On Mon, 31 Jan 2011 19:01:58 +0900, Roger D. Williams ... Roger, after searching for the Amazon glasses I see that they use a different principle from my own,Message 1 of 7 , Jan 31, 2011View SourceOn Mon, 31 Jan 2011 19:01:58 +0900, Roger D. Williams
> On Mon, 31 Jan 2011 18:09:27 +0900, onezebra1 <onezebra1@...>Roger, after searching for the Amazon glasses I see that they use a
>> Ok, how about this width? Problem will be different screens will be
>> different view sizes.
different principle from my own, which are probably better called
"periscope" goggles. Mine uses mirrors to direct the L & R eyes
to images one above the other. As I said, this enables wide but
shallow images (like most non-VR panoramas) to be viewed spread
across the entire screen. But as I also said, this is pretty rare
and won't get you many viewers. It is highly effective and quite
free of eye strain for viewing my own images, which is what I use
I had heard about cross-eye viewing but just now did a search and found out more about it. Right now I m just playing with this style because I at work for theMessage 1 of 7 , Jan 31, 2011View SourceI had heard about cross-eye viewing but just now did a search and found out more about it.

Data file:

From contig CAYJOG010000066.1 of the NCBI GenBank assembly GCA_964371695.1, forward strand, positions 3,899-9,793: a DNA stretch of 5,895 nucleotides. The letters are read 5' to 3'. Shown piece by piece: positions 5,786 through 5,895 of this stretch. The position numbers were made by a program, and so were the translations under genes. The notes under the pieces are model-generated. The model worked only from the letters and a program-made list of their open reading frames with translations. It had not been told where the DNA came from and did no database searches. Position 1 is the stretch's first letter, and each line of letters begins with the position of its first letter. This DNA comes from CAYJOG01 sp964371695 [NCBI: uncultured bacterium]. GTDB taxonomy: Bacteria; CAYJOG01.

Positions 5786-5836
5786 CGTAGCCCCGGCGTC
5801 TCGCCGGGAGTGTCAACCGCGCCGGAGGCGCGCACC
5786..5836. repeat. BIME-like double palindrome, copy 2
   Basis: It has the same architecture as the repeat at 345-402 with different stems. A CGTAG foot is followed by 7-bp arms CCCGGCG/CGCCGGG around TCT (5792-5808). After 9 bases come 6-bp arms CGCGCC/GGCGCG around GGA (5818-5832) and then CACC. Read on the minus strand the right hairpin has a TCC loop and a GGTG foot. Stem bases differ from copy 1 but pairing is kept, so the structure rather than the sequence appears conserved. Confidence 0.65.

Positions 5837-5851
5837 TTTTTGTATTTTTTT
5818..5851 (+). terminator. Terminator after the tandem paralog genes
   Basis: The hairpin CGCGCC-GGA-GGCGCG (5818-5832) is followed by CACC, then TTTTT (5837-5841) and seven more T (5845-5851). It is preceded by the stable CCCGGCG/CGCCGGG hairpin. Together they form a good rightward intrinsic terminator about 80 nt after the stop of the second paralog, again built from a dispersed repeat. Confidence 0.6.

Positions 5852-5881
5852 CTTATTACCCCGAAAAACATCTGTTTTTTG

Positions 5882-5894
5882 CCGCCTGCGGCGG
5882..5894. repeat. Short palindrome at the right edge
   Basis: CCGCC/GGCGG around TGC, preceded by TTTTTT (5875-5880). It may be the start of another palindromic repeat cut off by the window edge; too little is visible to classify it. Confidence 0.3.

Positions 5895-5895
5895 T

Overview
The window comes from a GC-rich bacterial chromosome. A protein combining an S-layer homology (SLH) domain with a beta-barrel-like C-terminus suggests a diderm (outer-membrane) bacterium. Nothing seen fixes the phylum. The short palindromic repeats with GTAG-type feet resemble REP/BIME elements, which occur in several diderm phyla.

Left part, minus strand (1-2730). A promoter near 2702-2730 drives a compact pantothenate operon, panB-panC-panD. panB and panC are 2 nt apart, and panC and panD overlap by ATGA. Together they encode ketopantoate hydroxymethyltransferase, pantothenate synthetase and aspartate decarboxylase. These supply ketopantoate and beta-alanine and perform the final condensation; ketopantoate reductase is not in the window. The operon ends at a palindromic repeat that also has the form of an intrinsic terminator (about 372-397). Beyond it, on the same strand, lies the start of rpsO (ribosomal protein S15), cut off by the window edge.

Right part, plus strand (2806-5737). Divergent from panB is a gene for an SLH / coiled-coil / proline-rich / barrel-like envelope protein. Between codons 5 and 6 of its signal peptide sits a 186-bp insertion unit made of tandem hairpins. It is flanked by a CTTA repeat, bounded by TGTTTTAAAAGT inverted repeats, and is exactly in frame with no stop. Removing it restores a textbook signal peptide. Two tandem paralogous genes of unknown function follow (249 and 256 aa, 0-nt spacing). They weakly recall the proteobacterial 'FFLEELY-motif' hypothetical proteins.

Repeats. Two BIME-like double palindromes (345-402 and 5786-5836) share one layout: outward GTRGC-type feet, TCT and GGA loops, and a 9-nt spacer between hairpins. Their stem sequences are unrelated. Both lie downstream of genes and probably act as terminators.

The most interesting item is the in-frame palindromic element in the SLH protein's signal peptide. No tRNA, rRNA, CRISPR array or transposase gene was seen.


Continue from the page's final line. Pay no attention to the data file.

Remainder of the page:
Right now I'm just playing with this style because I at work for the next few days and can't work on the photos.
At Amazon I found 3 types of viewers:
Pokescope® 3D Stereo Viewer.
3-D TV Stereo Prism Glasses.
Adjustable 3D Stereo Wide Viewer for Monitor and 3D Prints.
> The stereo prism glasses I use require the images to be one over the
> other, which of course is ideal for panoramas with high aspect
> ratios. They give an excellent stereo experience... But they are
> so uncommon that I fear very few would get to enjoy your stereo
> But rather than reduce the width of the images so that straight on
> viewing is possible, why not provide them for cross-eyed viewing
> as John suggested?
> This would allow you to make far better use of screen real estate.
> Roger W,
... That s still slightly too big a separation on my screen (3 inches) but I can manage to fuse the images if I move back a bit. It s a poor viewingMessage 1 of 7 , Jan 31, 2011View Source--- In PanoToolsNG@yahoogroups.com, "onezebra1" <onezebra1@...> wrote:
>That's still slightly too big a separation on my screen (3 inches) but I can manage to fuse the images if I move back a bit. It's a poor viewing experience, though. Prism glasses would be essential.
> Ok, how about this width? Problem will be different screens will be different view sizes.
Anyone not able to manage the straight ahead method might like to try this autostereo image. To see the proper effect, move close to the screen and look through it to see a blurry image but let the repeating pattern snap into alignment. Then move away from the screen anf focus without losing the alignment. You should see a shark in front of the flat background.